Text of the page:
Cleaning your cat’s ears should be done on a daily basis. This is the current recommendation of many pet health experts who consider the ears to be especially prone to a variety of problems that regular cleaning should be done. Perhaps a more important question is the kind of cat ear cleaner to use for such a purpose. Don’t worry though since we’ve prepared a list of the best cat ear cleaners to help you provide a more effective management of your kitty’s ears.
Best Cat Ear Cleaners Buying Guide & FAQ
Things to Consider When Buying Cat Ear Cleaners
Choosing the right cat ear cleaner for your pet shouldn’t be really difficult especially if you have been guided properly by your veterinarian who has a very clear understanding of what your kitty needs. However, in instances that you want to buy a cat ear cleaning solution without consulting your vet here are a few factors you have to keep in mind.
While it is true that an ear wash for cats is formulated specifically to cleanse your kitty’s ears, you may also want to consider other purposes as well. For instance, do you need one that has a deodorizing property or perhaps an excellent antimicrobial profile? Is there inflammation in your cat’s ears that need to be addressed or do you only need a formula that cleans the ear canal?
- Effectiveness of active ingredient
Depending on the purpose of the cat ear cleaner you will have to next consider the effectiveness of the active ingredient. Some products have natural formulations. While these generally work they typically require longer time to show positive results. If you need something that works fast, then you’ve got to go for other ingredients. The problem is that these products may be fast-acting and effective, but they can bring a host of side effects, too.
- Safe ingredients
In line with what we mentioned above it is critical to choose a product that contains a safe yet effective ingredient. You’ve got to have both. It should be effective so that your kitty’s ear problems will go away and it should be safe, too so as not to cause additional problems for your kitty. In this regard, products with all-natural ingredients provide the best solution when it comes to safety. They are effective, too, but you’d have to wait a much longer period of time for the effects to manifest.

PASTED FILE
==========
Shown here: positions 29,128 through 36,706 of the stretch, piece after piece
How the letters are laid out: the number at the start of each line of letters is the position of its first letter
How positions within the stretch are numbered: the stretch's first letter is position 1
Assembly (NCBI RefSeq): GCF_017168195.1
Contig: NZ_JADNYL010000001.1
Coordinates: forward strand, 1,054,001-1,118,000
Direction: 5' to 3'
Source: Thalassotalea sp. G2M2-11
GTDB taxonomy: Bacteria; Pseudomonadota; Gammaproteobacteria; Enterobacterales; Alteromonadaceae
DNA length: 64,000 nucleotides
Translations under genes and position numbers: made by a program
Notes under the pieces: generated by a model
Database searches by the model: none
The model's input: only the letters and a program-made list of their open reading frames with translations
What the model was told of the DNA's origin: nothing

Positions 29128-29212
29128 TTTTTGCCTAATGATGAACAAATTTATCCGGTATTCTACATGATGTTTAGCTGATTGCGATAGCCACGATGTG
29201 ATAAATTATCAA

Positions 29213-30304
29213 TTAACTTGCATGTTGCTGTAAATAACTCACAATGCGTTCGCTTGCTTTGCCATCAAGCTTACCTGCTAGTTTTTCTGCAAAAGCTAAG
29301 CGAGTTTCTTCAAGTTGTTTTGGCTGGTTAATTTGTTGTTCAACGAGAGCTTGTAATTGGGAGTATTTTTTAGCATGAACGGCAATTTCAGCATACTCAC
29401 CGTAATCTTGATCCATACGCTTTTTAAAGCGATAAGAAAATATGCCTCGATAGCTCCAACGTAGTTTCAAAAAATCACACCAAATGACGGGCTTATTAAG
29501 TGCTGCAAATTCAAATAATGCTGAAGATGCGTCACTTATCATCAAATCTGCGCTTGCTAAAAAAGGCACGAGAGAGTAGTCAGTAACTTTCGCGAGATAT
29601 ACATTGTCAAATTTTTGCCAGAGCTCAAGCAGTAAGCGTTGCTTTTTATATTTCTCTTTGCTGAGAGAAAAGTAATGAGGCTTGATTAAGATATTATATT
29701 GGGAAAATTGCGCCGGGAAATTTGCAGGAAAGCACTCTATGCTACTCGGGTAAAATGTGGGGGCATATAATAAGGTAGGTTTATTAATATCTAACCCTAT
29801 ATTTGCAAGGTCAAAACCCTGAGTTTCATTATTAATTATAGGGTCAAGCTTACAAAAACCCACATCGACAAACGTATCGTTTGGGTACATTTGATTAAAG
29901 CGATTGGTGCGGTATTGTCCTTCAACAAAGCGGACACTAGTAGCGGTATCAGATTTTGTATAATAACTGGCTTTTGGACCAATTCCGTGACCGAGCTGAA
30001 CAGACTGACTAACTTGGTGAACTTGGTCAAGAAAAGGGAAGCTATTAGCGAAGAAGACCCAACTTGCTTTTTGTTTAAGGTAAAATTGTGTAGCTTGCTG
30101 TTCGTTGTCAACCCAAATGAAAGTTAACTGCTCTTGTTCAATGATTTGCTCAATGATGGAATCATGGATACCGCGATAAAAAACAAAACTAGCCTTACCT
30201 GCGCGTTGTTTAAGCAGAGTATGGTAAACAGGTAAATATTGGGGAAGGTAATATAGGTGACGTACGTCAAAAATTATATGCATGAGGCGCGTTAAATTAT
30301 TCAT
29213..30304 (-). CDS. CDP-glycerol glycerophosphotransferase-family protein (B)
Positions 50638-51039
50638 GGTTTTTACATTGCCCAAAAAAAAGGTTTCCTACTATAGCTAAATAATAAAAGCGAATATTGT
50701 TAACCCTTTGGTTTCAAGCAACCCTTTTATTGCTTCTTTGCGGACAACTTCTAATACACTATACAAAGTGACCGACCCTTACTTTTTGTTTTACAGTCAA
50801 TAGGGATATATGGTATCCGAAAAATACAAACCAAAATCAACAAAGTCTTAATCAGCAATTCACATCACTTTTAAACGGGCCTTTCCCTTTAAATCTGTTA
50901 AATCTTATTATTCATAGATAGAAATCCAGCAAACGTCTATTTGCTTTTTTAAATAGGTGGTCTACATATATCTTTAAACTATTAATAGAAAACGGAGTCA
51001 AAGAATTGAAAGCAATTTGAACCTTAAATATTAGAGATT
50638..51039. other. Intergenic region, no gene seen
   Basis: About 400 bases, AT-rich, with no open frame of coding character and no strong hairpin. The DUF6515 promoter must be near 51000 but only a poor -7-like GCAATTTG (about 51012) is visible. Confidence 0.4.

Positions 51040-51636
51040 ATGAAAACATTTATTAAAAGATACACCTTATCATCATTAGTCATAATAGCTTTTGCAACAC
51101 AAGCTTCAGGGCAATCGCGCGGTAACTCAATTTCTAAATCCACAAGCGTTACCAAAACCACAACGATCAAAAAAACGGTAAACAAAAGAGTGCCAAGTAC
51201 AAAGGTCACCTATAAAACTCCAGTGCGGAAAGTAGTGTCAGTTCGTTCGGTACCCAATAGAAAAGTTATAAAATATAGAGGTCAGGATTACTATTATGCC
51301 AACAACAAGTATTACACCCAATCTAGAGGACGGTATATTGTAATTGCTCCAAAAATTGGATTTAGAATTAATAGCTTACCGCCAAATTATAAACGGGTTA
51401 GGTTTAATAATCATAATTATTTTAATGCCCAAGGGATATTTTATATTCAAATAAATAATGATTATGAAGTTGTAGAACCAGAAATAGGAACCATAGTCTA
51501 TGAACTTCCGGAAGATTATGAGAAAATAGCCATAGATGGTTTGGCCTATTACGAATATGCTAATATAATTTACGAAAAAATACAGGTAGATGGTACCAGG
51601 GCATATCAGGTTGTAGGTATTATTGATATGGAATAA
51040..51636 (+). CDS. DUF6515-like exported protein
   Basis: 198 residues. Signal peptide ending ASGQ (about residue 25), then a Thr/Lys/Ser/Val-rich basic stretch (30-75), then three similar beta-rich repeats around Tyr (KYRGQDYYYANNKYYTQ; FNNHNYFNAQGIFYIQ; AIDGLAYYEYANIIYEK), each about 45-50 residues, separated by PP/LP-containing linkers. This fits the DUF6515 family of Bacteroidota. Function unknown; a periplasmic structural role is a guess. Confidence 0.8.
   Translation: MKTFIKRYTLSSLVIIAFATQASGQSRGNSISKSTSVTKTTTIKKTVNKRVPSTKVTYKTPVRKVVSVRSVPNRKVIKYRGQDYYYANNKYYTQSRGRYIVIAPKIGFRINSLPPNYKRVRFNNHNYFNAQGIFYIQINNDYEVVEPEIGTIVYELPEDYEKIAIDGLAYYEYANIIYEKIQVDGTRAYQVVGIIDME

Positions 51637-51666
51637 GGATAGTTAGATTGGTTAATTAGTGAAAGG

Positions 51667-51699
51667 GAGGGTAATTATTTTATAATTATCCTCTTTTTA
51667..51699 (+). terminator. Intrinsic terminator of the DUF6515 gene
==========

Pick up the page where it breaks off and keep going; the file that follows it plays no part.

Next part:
- Ease of application
Some prefer otic drops while others would rather go with otic wipes. The good thing about otic drops is that you get to saturate areas inside your cat’s ears that may not be reached by using wipes alone. The downside is that you’d have to leave the solution inside the ear for about 10 seconds before you eventually dry it up which can be quite messy. Otic wipes offer less mess with application. The problem is that they may not reach certain areas of the inner surfaces of the external ear.
Benefits of Using Cat Ear Cleaners
Cat ear cleaners provide a host of benefits not only to pets, but also to their respective pet parents.
- Allows for the periodic assessment of the pet’s ears
It’s not every day that you get to assess or examine your cat’s ears to make sure that there are no abnormal growths, swellings, or even discolorations and discharges. Using cat ear cleaners gives you the opportunity to make periodic checks on the status of your cat’s ears.
- Prevents ear infections
One of the risk factors for feline ear infections is the unusual buildup of waxy substances within the auditory canal. When this is allowed to happen, bacteria and yeast organisms can actually colonize these waxy substances and start an infectious process. Cleaning your cat’s ears with an appropriate cleaning solution, preferably one with antiseptic and disinfectant properties can help prevent the incidence of ear infections. The same can be said of ear mites for which cats are notoriously famous for. Frequent cleaning of the ears can help prevent these nasty parasites from causing problems in your kitty’s ears.